QuantumPatch Excitonic Preprocessing


The Excitonic Preprocessing WaNo is used to compute microscopic input for TTA, TPQ/SPQ rates as well as Fluorescent and Phosphorescent properties for Lightforge. Most options in this WaNo are identical but slimmed down in comparison to the QuantumPatch WaNo.

General Tab Engines Tab Shells Tab

Input files and parameters


Morphology: Here you can either provide a full morphology e.g. from Deposit or single molecule cml files (e.g. the molecule.pdb from the Parametrizer module converted into cml via babel). Note that also for morphologies as input, environmental effects will not be taken into account, i.e. the molecules on which the computations are performed are extracted from the morphology for vaccum calculations. For sake of computational time, we recommend to run the ExcitonicPreprocessor module on single optimized molecules as described above. If you have sufficient computational resources available, you can take into account the impact of different molecular configurations in the thin film by computing excitonics on multiple molecules of each type in the morphology. See below how to do this.

All excitonic preprocessing steps run independently and can be enabled using the "enabled" triggers in each section. For a full-stack KMC simulation, all boxes should be checked.

Import your morphology in the General Settings->Morphology field and seperately enable each analysis: Fluorescent, Phosphorescent, TTA and TPQ/SPQ. Unless you have specific requirements leave all other options at their default. Note especially that only the Dalton engine is able to compute the quadratic response including spin-orbit coupling required for Phosphorescence. The specification of roots should also not be changed unless it is explicitly required to reach convergence. In the TPQ/SPQ field, you can specify if TPQ and SPQ rate input should be computed for quenching between Excitons and anions, Excitons with cations, or both.


Setup the engine settings here. In a default computation, only Turbomole and Dalton have to be configured. Especially consider Functional and Basis for the Turbomole calculations. You can find a description of QM engines here.

Due to the increased computational time of the excited states calculation, consider to increase the number of threads of Dalton and its memory. Note that Dalton only works for up to 16 threads. As QuantumPatch (on which the Excitonic Preprocessor is based) requires 1 master thread on the first node, the required number of CPUs per Node (in the Resources Tab in SimStack) needs to be higher than the threads assigned in the Engines tab.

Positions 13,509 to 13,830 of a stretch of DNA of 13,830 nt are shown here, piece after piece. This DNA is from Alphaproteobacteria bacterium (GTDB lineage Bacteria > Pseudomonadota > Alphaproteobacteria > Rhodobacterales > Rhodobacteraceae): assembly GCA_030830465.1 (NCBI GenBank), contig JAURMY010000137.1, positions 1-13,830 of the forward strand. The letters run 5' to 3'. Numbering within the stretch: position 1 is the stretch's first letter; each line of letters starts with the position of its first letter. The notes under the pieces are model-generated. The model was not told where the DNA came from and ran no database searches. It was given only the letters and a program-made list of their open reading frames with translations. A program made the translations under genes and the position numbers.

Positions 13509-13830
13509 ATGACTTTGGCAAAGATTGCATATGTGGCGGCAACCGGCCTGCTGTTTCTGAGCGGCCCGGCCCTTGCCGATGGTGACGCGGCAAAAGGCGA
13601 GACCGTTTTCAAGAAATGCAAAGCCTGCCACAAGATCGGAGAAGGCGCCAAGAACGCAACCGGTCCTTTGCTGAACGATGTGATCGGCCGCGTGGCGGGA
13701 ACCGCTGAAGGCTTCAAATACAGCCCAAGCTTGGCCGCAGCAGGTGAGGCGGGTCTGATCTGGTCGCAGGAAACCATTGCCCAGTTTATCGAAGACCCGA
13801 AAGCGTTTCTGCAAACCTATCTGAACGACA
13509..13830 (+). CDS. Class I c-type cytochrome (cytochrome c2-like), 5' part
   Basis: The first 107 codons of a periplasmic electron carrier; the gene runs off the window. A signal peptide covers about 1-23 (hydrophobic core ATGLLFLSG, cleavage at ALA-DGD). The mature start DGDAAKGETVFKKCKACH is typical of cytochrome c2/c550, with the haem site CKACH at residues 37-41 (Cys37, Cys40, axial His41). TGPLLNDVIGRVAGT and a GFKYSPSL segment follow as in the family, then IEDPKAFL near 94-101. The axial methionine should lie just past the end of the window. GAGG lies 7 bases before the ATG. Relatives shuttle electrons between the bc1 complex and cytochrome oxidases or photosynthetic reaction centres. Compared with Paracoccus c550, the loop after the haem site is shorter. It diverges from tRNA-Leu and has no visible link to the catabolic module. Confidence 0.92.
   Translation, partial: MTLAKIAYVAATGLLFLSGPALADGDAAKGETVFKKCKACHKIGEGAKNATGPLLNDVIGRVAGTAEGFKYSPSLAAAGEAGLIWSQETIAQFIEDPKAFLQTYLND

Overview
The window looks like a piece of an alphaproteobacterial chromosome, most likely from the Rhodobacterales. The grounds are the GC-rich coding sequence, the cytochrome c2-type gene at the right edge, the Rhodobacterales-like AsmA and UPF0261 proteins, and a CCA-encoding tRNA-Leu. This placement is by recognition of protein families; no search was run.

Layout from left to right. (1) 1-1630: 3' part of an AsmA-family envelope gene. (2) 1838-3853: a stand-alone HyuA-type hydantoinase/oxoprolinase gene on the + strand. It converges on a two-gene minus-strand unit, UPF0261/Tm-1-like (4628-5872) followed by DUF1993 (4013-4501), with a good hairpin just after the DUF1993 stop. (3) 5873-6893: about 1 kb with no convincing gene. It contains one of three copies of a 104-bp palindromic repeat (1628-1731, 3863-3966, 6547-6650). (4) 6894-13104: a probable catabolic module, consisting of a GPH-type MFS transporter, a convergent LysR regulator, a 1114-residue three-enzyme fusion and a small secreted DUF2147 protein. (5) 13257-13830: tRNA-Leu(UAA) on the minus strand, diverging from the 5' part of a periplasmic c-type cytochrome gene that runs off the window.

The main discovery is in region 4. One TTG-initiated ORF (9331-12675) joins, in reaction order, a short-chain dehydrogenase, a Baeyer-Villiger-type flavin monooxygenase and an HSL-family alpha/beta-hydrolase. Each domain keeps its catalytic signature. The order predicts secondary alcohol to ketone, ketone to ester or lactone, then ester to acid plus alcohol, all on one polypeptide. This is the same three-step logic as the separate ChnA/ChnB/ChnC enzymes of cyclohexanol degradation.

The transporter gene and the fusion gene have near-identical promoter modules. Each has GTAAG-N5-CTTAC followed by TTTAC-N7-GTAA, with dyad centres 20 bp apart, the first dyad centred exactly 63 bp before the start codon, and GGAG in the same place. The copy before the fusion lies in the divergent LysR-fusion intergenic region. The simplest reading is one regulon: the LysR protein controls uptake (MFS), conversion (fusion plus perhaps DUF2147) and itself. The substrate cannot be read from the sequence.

For TPQ/SPQ we recommend to use Turbomole wb97x with def2-SVP and use N-1 threads, where N is the number of cores you can allocate in the resources tab (e.g. allocate 32 cores and set number of threads to 31) along with respective memory (e.g. 64GB for 31threads/32 cores).


In the shells tab you can define which molecules the excited state calculations will be conducted upon. For a single molecule cml or a pristine morphology from Deposit you can simply use the "Number of Molecules" option here to specify on how many molecules the excitated state computations should be conducted. For mixed morphologies, you need to specify at least one molecule per type via their IDs in the morphology using the "list of Molecule IDs" option in the dropdown. Then specify the Molecule IDs in the text field, e.g. "molstate.0: 101;205;707-720" to compute excitonic properties on molecules with IDs 101, 205 and all molecules with the IDs ranging from 707 to 720. You can identify respective IDs either manually in the structure.cml, or via a vizalization tool, e.g. Jmol. Please note that the IDs start counting at index 0, while visualization tools may start counting at 1 (as is the case for e.g. Jmol).


Outputs are found in Analysis/excitonic_preprocessing/xxxx_results.yml, where xxxx is an identifier, for the given molecule species. The data is grouped in subsections and described in the sample output below. M_0 .. M_i are molecules 0 to i of the given type. If more than 1 molecule per type is calculated differences in ouput are only due to conformational differences (no environment included). N_TPQ, N_TTA, N_T1 and N_S1 are the respective number of excitations. For phosphorescence (triplets, N_T1), TTA and TPQ this number can be specified as "roots" in the EPP-WaNo. For singlets, N_S1 is hard coded at N_S1=5.

        M_0 .. M_i:     N_TPQ excitation energies of the anion in eV 
        M_0 .. M_i:     N_TPQ radiative lifetimes of the anion in s   
        M_0 .. M_i:     N_TPQx3 transition dipoles of anion excitations in au
        M_0 .. M_i:     N_TPQ excitation energies of the kation in eV
        M_0 .. M_i:     N_TPQ radiative lifetimes of the kation in s  
        M_0 .. M_i:     N_TPQx3 transition dipoles of kation excitations in au
    M_0 .. M_i:     N_TTA excitation energies from T1 to T_N in eV
    M_0 .. M_i:     N_TTA radiative lifetimes of T_N to T1 transitions in s
    M_0 .. M_i:     N_TTAx3 transition dipoles of T1 to T_N excitations in au
    M_0 .. M_i:     N_S1 excitation energies from S0 to S1 in eV
    M_0 .. M_i:     N_S1 oscillator strength from S1 to S0 
    M_0 .. M_i:     N_S1 radiative lifetimes from S1 to S0 in s
    M_0 .. M_i:     N_S1x3 transition dipoles for S0 to S1 excitations in au
    M_0 .. M_i:     N_T1 excitation energies from S0 to T1 in eV
    M_0 .. M_i:     N_T1 oscillator strength from T1 to S0 
    M_0 .. M_i:     N_T1 radiative lifetimes from T1 to S0 in s
    M_0 .. M_i:     N_T1x3x3 transition dipoles for S0 to T1_1,2,3 excitations in au



The results of the search are